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Commercial market an endgame for Athlon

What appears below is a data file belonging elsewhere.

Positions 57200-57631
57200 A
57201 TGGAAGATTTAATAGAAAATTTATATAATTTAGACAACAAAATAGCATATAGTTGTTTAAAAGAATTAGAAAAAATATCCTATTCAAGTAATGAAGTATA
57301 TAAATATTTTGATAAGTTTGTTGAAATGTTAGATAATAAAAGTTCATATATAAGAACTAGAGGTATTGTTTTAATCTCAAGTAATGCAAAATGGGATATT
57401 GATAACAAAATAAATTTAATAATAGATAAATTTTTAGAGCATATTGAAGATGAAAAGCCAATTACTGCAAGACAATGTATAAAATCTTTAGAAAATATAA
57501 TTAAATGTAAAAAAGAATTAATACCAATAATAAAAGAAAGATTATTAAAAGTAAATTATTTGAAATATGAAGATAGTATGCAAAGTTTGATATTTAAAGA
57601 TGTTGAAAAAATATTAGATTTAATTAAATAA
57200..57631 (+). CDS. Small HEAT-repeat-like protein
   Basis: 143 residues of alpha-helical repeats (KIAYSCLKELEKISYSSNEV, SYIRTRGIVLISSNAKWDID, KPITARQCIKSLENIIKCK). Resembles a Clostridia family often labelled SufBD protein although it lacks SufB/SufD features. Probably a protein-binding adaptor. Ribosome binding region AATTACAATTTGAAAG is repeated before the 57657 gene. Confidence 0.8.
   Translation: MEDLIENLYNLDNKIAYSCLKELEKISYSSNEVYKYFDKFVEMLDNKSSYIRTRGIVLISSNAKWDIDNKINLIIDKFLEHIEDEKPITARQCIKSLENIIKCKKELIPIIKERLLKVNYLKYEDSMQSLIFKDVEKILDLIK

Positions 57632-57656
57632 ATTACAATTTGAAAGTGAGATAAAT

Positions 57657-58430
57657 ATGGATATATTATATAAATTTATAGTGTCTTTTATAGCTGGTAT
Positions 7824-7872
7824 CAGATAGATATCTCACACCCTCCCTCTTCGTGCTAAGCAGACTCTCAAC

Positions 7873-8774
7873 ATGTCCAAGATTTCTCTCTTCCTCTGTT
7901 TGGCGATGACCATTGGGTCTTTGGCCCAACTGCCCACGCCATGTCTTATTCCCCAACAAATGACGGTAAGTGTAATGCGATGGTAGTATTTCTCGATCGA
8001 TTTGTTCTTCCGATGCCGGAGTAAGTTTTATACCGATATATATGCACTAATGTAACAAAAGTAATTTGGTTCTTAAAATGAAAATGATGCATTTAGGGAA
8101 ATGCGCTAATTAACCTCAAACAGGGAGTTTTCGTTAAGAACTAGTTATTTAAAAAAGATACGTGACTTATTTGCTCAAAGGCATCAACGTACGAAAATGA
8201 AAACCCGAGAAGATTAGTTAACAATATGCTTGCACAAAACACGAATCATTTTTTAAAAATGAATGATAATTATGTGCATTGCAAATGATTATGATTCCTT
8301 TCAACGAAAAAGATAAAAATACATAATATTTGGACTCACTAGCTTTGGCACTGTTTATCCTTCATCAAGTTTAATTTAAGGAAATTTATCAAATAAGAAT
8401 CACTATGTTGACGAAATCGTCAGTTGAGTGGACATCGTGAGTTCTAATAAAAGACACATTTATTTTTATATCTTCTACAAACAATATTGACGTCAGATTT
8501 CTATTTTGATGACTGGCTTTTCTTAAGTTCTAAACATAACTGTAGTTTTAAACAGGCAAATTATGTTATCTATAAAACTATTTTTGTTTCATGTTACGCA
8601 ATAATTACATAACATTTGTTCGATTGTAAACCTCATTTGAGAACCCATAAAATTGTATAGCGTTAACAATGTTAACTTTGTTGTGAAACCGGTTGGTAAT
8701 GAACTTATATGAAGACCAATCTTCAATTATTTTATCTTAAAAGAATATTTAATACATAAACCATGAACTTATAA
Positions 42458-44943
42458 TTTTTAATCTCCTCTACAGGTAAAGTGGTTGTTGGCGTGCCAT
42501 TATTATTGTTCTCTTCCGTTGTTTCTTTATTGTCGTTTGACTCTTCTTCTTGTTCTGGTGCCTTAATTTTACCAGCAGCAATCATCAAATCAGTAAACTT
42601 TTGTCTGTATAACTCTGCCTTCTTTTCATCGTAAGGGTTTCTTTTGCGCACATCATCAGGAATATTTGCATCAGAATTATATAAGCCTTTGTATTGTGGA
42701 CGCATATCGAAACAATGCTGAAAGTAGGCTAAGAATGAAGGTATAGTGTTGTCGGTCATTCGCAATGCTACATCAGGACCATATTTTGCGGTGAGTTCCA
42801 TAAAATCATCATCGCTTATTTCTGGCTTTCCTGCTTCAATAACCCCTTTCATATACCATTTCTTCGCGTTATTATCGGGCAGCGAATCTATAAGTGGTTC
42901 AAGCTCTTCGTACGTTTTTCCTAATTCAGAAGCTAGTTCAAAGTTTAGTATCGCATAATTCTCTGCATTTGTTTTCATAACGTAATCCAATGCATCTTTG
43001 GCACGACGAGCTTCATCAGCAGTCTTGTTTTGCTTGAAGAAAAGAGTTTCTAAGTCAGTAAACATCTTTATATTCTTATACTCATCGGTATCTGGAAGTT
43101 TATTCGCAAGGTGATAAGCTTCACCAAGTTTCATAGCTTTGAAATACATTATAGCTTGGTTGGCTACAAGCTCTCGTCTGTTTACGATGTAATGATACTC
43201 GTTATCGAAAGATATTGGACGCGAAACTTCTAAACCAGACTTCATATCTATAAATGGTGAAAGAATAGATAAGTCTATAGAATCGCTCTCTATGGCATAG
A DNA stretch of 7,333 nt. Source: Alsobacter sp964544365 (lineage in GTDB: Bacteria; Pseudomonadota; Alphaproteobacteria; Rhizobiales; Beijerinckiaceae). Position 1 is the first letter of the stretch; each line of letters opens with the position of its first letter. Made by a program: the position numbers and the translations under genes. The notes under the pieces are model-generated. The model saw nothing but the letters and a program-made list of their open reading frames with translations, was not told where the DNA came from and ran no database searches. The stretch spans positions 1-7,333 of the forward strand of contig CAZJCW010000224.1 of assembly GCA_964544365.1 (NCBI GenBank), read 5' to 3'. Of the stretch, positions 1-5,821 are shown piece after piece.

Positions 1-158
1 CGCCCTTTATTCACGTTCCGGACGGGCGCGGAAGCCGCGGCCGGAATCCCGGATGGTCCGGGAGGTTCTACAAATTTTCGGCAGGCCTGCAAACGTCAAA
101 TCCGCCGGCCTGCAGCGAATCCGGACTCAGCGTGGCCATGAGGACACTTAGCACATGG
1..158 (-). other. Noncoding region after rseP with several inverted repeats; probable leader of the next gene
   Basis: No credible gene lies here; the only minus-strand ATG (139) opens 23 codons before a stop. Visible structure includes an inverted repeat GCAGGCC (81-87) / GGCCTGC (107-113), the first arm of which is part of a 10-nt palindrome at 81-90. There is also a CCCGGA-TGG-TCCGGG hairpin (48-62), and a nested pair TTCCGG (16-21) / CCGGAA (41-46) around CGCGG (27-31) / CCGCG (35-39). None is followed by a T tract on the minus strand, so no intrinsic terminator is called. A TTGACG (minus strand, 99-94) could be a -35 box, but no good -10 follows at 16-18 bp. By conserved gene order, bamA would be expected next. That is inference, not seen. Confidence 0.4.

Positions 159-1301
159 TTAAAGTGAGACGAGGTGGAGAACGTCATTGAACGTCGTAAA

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While most reports yesterday focused on Gateway's decision to use Athlon processors in some of its PCs, an announcement AMD made at the same time probably has more significance for the market and Intel generally. A release from AMD said that US manufacturer Pionex will use the 800MHz Athlon in a range of commercial desktops and workstations it is selling. At the same time, 3D Labs said it was optimising its drivers for the Athlon platform. The Pionex systems use the Oxygen GVXI graphics boards, themselves based on 3D technology. The background to this push is interesting. When we visited AMD's Dresden fab last year, AMD European marketing director Robert Stead made it clear to us that his company's strategy was to position its processors to challenge Intel at every level, including the workstation and server market. Although there is some evidence to suggest that at the top end, its Sledgehammer platform has suffered something of a setback because some key architects left AMD shortly after Atiq Raza quit the company, so far Chimpzilla has executed well on the delivery of its K7 Athlons. Some hurdles still prevent the Athlon from being a complete runaway success. First of all, Intel mobile processors, still have the lead over AMD in technological terms and most likely will have for most of this year. However, AMD is chipping away at Intel's market share in the notebook market too. More seriously, AMD admits that it has something of a perception problem in the large corporate market for PCs. In the past, this was a sweet nut that AMD failed to crack. But Stead was clear about AMD's aims back in early August, when we visited the Dresden fab. He said then that his company would brand the K7 the Athlon Ultra for the server and workstation market For the high performance PC market, it would be called the Athlon Professional, while the K7 may well move into the value PC area," he said. Most of the running since early August has been with the gaming sites, most of which have enthusiastically endorsed the Athlon as their choice for running the fun stuff. That's been aided by clever marketing from AMD, which has quite cheerfully exploited the game and hardware sites' views. But AMD is a corporation, has shareholders, and has bigger ambitions than just the game market, which its marketeers have leveraged. The Pionex announcement is, we anticipate, the first of many such wins in the workstation/commercial arena. And in the lucrative workstation end of the x86 market, Intel has had it all of its own way to date. Yesterday, AMD's share price closed at $35, a gain of $2½ during the day, while Intel's price rose by $3¾ to close at $85¾. Later on this week, both companies will report quarterly financial results, which will be watched with much interest. ® See also AMD positions K7 Athlon for enterprise AMD and its Dresden sandpit I AMD and its Dresden sandpit II

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